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All the details you need to know...

Our Program: Welcome


Bramblewood Learning Community is a 2-day hybrid that meets on Tuesdays and Wednesdays from 9:30-3 in Hilltown, PA.



There are currently four levels at Bramblewood, covering ages preK through early high school. The program director will work with parents to determine class placement, as it is not determined strictly by age or grade level, but by student learning needs and abilities. 


Bramblewood is wonderful because of the amazing parents in our community, and we highly recommend being involved! In the 2-day program, parents typically volunteer for one half-day, leaving the other day and a half as a drop-off. This allows our program to function more smoothly, and also gives parents more visibility into the wonderful things their child is doing in class. We really value the partnership between families and the program! 

Our Program: Class Policies


Our first hour will be devoted to independent core learning (math, language arts, etc). Students will set goals in these subjects with their parents and bring work from home for that time. While many aspects of our group projects are determined by student interest and input, there are certain things we are sure to cover through these interdisciplinary investigations, like history, science, and art. Each level will have some writing workshops and book clubs, as well.



As homeschool parents, ourselves, we are motivated to take care of as much at Bramblewood as we can, to leave less on our individual plates. This year we will be using the Seesaw app to build portfolios as we go throughout the year. Both children and mentors will be able to post pictures, videos, and documents that parents can view and comment on, and then at the end of the year, parents can just pull up the app to view all of the student work. We have heard many evaluators say they love this app because it makes the whole process so simple!


Our projects and instruction will not be religious in nature or have religious undertones, and in that way it is a secular program. However, we will not shy away from children sharing experiences and thoughts, which might mean that discussions occasionally mention religion. We have children from multiple faith backgrounds and will be respectful of all views and cultures. We will attempt to communicate with parents if controversial topics are brought up so that they can follow up at home. Additionally, there may be religious art or decorations present in the classroom unrelated to the class.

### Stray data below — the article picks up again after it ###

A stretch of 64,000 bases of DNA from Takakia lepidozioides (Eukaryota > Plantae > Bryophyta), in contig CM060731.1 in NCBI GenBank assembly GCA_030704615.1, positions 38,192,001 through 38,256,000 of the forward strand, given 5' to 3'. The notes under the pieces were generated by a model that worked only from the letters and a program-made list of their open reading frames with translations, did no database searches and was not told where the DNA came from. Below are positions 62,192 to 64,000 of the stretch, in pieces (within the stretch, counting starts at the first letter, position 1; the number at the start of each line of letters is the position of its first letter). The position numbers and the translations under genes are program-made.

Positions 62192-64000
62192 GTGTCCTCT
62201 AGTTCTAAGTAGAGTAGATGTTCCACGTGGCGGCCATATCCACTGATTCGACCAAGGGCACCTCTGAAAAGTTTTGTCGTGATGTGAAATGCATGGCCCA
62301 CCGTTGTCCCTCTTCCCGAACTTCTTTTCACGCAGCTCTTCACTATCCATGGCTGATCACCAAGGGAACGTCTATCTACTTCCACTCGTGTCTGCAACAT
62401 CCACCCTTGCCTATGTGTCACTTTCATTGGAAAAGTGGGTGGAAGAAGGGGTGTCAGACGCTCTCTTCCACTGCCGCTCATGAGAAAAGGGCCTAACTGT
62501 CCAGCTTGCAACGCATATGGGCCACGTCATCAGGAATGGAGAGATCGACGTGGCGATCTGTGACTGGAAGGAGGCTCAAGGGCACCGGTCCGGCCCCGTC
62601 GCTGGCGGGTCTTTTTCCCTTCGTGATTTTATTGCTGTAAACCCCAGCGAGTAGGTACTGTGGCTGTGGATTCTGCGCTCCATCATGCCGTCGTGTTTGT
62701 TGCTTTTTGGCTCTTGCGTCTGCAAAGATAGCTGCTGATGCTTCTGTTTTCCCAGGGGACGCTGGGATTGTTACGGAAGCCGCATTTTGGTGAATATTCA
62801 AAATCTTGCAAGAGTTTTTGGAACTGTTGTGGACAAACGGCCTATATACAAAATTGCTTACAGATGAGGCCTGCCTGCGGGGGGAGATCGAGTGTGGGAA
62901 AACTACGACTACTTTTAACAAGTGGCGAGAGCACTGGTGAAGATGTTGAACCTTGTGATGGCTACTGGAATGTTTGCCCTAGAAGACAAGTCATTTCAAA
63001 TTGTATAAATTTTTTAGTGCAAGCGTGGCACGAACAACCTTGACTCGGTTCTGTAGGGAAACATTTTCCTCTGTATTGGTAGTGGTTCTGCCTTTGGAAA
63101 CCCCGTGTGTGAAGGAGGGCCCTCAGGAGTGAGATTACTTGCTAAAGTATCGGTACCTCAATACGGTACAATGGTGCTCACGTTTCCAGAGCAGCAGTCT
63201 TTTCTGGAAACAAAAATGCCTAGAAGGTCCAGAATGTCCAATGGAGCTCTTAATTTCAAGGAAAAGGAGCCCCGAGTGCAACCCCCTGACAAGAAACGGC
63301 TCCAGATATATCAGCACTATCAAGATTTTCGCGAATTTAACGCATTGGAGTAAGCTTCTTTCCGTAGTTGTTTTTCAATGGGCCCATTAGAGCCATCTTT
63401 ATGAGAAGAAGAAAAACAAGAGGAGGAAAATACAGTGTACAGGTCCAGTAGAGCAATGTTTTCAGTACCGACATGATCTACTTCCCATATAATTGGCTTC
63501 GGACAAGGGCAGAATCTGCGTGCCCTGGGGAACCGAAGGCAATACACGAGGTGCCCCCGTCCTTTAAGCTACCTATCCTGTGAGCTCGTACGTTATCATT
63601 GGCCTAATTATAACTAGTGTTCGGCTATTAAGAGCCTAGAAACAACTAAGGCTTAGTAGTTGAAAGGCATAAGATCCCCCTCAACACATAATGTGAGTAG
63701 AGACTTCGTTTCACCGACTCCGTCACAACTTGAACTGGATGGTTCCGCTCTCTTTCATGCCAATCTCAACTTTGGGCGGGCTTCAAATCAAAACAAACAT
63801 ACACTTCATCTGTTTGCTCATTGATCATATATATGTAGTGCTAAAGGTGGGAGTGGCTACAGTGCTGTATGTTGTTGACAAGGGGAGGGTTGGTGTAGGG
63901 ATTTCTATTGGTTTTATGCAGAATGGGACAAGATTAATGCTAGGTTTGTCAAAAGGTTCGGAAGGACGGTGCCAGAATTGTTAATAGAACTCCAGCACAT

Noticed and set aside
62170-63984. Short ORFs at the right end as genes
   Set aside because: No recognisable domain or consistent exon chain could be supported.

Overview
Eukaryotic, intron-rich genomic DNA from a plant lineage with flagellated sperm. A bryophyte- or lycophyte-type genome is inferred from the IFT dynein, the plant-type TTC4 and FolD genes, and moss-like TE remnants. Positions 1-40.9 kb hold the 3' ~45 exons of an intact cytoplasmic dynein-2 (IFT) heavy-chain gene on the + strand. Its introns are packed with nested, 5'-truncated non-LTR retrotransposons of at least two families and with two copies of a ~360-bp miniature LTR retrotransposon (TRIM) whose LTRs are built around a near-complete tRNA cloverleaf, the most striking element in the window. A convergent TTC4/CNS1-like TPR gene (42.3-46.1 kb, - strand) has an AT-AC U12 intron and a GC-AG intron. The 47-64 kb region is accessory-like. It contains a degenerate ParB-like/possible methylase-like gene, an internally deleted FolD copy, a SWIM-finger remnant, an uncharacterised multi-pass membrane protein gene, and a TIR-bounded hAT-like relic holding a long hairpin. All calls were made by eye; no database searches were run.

Our Program: Class Policies


Bramblewood Learning Community is inquiry- and project-based at its heart. While each day may look slightly different, and schedules vary in the different levels, there are four main methods used in our program.



We intentionally call our adult leaders "mentors," because that is their role, rather than "teachers." Mentors walk alongside our students, often guiding from behind and letting the students lead out. We often teach through asking questions and guided reflection. Mentorship also has an individual component, where we help students achieve their individual goals and find their own purpose and passions in life.


Discussion-based learning is a core practice at Bramblewood. We have crew meetings, where class decisions are made and we reflect on ourselves as a group; character discussions, where mentors help students catch a vision of where they are headed and how to become the people they want to be; and many classes also have current event or other topical discussions. Each week all classes have a Socratic discussion, where we discuss high quality, meaty material, allowing our minds to wrestle with great ideas.


There is time set aside each week for students to explore topics and skills that they are interested in. Mentors and parents help spread the feast for students by providing materials, invitations, and opportunities for students to explore topics they might not have seen before. Then they work together to turn interests into projects and goals. Sometimes parents bring projects from home they are working on (art, sewing, etc), and allow children to join them. Other times, workshops or materials may be offered to expose children to new fields or ideas.


Each semester, classes work on at least one major project. Usually each year there is one project roughly corresponding to each subject - social studies, science, and art - though all are interdisciplinary and involve multiple skills. We try and plan projects with authentic, real-world value whenever possible. Some projects we have done in the past include creating a plan and prototype for a treehouse, making a podcast on world religions, producing a Shakespeare play, and creating educational manipulatives for middle school biology classrooms.

Our Program: Required Reading
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